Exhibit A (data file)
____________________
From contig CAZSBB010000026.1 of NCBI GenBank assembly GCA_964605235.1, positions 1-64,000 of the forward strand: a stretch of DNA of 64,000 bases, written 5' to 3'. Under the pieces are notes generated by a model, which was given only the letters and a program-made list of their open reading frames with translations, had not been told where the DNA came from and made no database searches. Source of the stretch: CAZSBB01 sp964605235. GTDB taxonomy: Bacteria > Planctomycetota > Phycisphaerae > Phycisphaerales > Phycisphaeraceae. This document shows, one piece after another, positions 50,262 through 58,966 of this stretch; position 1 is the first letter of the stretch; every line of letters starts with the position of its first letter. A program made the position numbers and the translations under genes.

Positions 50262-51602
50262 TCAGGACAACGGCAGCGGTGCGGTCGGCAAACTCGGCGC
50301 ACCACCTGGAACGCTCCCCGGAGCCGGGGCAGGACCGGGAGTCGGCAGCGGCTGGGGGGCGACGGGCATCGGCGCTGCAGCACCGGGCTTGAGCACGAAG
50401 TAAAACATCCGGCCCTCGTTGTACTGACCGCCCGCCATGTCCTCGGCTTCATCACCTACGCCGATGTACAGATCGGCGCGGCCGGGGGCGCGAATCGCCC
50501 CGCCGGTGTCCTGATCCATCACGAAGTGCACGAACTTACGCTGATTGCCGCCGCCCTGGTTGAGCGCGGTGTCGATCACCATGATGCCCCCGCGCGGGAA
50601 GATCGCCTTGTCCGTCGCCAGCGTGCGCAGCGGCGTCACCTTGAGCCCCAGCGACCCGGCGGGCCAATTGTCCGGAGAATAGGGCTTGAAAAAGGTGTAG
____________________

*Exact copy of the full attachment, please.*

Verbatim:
From contig CAZSBB010000026.1 of NCBI GenBank assembly GCA_964605235.1, positions 1-64,000 of the forward strand: a stretch of DNA of 64,000 bases, written 5' to 3'. Under the pieces are notes generated by a model, which was given only the letters and a program-made list of their open reading frames with translations, had not been told where the DNA came from and made no database searches. Source of the stretch: CAZSBB01 sp964605235. GTDB taxonomy: Bacteria > Planctomycetota > Phycisphaerae > Phycisphaerales > Phycisphaeraceae. This document shows, one piece after another, positions 50,262 through 58,966 of this stretch; position 1 is the first letter of the stretch; every line of letters starts with the position of its first letter. A program made the position numbers and the translations under genes.

Positions 50262-51602
50262 TCAGGACAACGGCAGCGGTGCGGTCGGCAAACTCGGCGC
50301 ACCACCTGGAACGCTCCCCGGAGCCGGGGCAGGACCGGGAGTCGGCAGCGGCTGGGGGGCGACGGGCATCGGCGCTGCAGCACCGGGCTTGAGCACGAAG
50401 TAAAACATCCGGCCCTCGTTGTACTGACCGCCCGCCATGTCCTCGGCTTCATCACCTACGCCGATGTACAGATCGGCGCGGCCGGGGGCGCGAATCGCCC
50501 CGCCGGTGTCCTGATCCATCACGAAGTGCACGAACTTACGCTGATTGCCGCCGCCCTGGTTGAGCGCGGTGTCGATCACCATGATGCCCCCGCGCGGGAA
50601 GATCGCCTTGTCCGTCGCCAGCGTGCGCAGCGGCGTCACCTTGAGCCCCAGCGACCCGGCGGGCCAATTGTCCGGAGAATAGGGCTTGAAAAAGGTGTAG